In the early part of the 20th century, if you wanted to qualify for a traditional mortgage, you were required to provide: a substantial amount for the down payment (usually 50% of the total costs). At the time, the mortgage market was unregulated and people could create whatever mortgages would make the most sense for them. As time went by, the fact that there were no accounting standards for reporting the value of these mortgages, much less laws surrounding how corporate profits were reported; meant that a large bubble would develop. In 1929, this bubble would burst, causing the Great Depression and an implosion in asset prices. By 1933, after a wave bank failures took place, the New Deal would play a major role in regulating: the mortgage markets and providing accounting standards, for a variety of companies. (Reed, 2010, pp. 1 -- 10) This program would create: the FDIC (regulating banks / deposits), the Securities & Exchange Act of 1934 (regulating the stock market / creating accounting regulations for business) and the Glass Stegall Act (limited the size of financial institutions). The Securities and Exchange Act of 1934 would establish procedures for all corporations, by requiring them to: report their numbers every quarter, have an independent auditor review these results and it would establish different accounting standards. The Glass Stegall Act would limit the size of financial institutions by: forbidding banks from paying interest in on demand deposits and it would forbid banks from becoming involved in investment banking. This is significant, because these two laws would establish a foundation for the nation's financial system and the accounting industry. As both would serve to limit the overall risks that financial institutions were taking and what kind of products they could sell to the general public. (Francis, 200, pp. 86 -94)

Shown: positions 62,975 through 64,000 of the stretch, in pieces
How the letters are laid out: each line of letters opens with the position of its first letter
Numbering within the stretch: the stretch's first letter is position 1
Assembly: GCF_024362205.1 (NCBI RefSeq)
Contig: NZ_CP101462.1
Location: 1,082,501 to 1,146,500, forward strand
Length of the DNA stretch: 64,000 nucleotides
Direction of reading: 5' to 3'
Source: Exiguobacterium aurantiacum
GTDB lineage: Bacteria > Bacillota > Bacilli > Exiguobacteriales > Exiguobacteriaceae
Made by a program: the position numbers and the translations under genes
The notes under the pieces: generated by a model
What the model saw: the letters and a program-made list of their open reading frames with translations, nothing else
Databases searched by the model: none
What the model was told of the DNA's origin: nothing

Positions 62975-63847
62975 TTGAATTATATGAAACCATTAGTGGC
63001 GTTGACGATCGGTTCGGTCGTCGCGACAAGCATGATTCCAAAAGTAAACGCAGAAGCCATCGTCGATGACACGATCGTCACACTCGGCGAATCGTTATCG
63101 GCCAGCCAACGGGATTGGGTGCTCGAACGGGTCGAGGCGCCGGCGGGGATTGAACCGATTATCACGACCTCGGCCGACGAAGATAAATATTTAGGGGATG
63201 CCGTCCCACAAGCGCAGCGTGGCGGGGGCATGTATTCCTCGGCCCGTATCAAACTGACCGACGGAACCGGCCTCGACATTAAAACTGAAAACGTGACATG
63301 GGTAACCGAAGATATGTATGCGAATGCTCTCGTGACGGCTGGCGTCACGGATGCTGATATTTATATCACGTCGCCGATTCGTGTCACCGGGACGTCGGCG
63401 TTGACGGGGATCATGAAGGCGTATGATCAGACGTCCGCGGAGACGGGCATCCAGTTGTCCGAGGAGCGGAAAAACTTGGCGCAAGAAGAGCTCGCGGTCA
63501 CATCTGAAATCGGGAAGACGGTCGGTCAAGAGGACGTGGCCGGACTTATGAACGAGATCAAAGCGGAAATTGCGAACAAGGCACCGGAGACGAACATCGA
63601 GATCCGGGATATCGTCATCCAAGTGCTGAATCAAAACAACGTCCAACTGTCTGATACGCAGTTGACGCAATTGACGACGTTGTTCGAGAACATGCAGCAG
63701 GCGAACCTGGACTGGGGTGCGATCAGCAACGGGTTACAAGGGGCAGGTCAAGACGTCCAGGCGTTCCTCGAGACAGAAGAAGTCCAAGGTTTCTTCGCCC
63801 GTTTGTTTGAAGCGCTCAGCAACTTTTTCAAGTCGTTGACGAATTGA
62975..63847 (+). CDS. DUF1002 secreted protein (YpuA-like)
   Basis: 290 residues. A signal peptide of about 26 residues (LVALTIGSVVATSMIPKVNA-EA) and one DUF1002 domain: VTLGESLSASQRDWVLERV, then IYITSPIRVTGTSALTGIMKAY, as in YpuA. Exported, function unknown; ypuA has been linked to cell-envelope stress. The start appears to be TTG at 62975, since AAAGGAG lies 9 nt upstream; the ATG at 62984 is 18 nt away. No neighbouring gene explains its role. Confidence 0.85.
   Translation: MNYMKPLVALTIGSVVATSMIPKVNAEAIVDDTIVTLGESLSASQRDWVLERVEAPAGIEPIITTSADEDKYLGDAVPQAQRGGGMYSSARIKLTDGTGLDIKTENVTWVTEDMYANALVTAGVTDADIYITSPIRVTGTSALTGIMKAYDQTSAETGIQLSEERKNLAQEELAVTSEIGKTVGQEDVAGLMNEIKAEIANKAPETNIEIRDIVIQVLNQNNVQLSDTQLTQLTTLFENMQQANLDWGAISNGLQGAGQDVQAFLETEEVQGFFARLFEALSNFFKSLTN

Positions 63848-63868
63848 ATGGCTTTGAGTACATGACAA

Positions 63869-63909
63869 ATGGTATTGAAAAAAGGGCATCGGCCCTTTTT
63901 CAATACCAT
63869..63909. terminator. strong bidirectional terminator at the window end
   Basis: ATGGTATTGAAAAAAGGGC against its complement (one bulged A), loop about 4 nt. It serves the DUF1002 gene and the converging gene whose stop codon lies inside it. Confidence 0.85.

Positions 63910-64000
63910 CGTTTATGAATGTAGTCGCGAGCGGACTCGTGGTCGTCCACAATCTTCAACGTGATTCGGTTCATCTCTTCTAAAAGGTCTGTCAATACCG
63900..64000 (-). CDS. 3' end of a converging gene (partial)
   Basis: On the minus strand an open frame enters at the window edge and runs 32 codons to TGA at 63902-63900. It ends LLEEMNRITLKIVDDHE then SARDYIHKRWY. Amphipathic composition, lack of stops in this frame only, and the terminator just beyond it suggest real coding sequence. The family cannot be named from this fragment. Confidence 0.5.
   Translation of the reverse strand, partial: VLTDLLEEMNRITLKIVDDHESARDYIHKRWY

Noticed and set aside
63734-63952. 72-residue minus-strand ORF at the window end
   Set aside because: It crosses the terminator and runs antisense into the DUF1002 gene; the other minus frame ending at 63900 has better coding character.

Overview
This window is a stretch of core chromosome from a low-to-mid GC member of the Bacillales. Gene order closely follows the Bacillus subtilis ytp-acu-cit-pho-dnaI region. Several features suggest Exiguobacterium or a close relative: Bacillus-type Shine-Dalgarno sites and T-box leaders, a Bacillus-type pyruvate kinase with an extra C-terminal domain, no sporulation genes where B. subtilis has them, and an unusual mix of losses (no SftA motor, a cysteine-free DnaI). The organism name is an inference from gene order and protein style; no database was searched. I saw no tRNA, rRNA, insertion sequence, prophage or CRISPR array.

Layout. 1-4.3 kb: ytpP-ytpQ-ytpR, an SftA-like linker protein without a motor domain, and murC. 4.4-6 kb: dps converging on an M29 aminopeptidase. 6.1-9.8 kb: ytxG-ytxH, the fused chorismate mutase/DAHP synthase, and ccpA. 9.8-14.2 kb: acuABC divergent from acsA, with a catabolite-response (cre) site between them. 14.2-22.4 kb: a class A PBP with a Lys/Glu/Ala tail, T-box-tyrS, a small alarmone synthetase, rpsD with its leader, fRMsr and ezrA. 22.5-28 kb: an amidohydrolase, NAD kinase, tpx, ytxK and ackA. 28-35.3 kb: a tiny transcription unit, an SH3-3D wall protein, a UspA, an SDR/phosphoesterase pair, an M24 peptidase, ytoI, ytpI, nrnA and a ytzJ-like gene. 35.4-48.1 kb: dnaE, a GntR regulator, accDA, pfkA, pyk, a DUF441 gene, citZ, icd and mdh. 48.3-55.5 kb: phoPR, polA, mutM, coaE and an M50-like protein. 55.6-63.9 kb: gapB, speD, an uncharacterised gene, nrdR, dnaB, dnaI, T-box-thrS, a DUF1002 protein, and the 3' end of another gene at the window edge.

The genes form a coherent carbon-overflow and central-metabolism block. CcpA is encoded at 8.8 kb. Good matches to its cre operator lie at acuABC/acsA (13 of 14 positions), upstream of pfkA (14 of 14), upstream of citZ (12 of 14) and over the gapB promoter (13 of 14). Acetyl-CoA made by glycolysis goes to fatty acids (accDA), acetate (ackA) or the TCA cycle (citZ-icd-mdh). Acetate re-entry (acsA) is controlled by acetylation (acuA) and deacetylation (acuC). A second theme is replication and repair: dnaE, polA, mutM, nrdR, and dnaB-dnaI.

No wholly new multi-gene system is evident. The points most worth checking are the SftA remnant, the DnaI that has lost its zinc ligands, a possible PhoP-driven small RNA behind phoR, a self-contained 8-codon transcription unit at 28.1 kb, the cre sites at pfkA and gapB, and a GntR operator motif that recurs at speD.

As time went by globalization would cause the world of banking and accounting to become more interconnected. Where, a variety of international banks and firms would compete against some of the American institutions on a global scale. This was problematic, because American firms could not become involved in the same activities as their international counterparts, because the Glass Stegall Act was in their way. This would lead to the repeal of the law in 1999 allowing for: banks, brokerage firms and insurance companies; to become involved in a variety of new investment products / businesses. Once this took place, it meant the overall amounts of speculation would rise sharply, as a variety of investors and banks began to sell these various products to the general public. The problem was that many of the investment products were not regulated under existing federal law. This meant a similar situation would occur to the time before 1929, where a people were purchasing risky investments, without having any way to evaluate them or know how much they were worth. Once interest rates began to rise and many the subprime mortgages began to default (which was one of these new investment products), it would mean that determining their value and accounting for them would be difficult. This is because the mortgage market was frozen (which meant that there were no buyers for these mortgage) and there was no way to accurately value the underlying investment. These factors would set the stage for the financial crisis that would have a profound impact upon the world economy. In this situation, accounting reforms are necessary to create a way of accurately assessing the value of different investments. If this could have take place, the effects of the financial crisis may have been less severe, as these standards would helped investors to see the overall scope of the problem. (Francis, 200, pp. 86 -94)